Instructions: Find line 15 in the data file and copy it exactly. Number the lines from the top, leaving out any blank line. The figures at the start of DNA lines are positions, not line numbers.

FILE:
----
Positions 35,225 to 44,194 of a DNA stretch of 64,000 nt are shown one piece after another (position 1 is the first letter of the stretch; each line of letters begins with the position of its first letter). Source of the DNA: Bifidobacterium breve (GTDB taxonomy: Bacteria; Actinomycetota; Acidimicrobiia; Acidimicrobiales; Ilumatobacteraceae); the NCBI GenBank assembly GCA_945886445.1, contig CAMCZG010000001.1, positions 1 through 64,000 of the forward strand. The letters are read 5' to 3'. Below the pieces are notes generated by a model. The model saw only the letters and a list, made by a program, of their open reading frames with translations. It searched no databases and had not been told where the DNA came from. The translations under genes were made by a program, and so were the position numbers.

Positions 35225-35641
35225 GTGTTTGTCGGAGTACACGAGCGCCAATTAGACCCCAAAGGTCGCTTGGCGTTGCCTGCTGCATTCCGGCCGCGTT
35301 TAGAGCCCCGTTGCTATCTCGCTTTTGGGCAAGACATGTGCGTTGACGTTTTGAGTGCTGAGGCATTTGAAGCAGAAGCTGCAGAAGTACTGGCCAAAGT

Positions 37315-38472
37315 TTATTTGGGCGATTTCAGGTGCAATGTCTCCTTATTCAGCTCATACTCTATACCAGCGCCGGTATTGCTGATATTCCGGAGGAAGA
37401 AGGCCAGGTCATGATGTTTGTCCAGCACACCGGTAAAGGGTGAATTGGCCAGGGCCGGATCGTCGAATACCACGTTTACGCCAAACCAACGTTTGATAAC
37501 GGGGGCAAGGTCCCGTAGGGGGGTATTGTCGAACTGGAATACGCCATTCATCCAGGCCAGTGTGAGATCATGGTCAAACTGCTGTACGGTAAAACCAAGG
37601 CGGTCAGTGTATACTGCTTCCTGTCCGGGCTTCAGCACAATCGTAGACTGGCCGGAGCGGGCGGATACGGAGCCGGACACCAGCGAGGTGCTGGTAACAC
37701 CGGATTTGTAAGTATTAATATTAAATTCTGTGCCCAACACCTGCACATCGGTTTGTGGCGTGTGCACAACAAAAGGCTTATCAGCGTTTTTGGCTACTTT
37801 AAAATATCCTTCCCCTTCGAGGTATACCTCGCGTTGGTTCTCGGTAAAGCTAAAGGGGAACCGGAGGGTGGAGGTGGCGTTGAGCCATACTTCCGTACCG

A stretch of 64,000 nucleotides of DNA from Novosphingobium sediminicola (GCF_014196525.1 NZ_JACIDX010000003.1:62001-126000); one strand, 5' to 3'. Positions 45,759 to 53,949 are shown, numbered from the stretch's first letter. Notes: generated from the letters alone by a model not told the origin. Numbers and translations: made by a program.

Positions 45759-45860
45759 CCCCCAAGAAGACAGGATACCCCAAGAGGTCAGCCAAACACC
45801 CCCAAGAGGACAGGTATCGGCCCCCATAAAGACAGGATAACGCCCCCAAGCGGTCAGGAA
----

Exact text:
45801 CCCAAGAGGACAGGTATCGGCCCCCATAAAGACAGGATAACGCCCCCAAGCGGTCAGGAA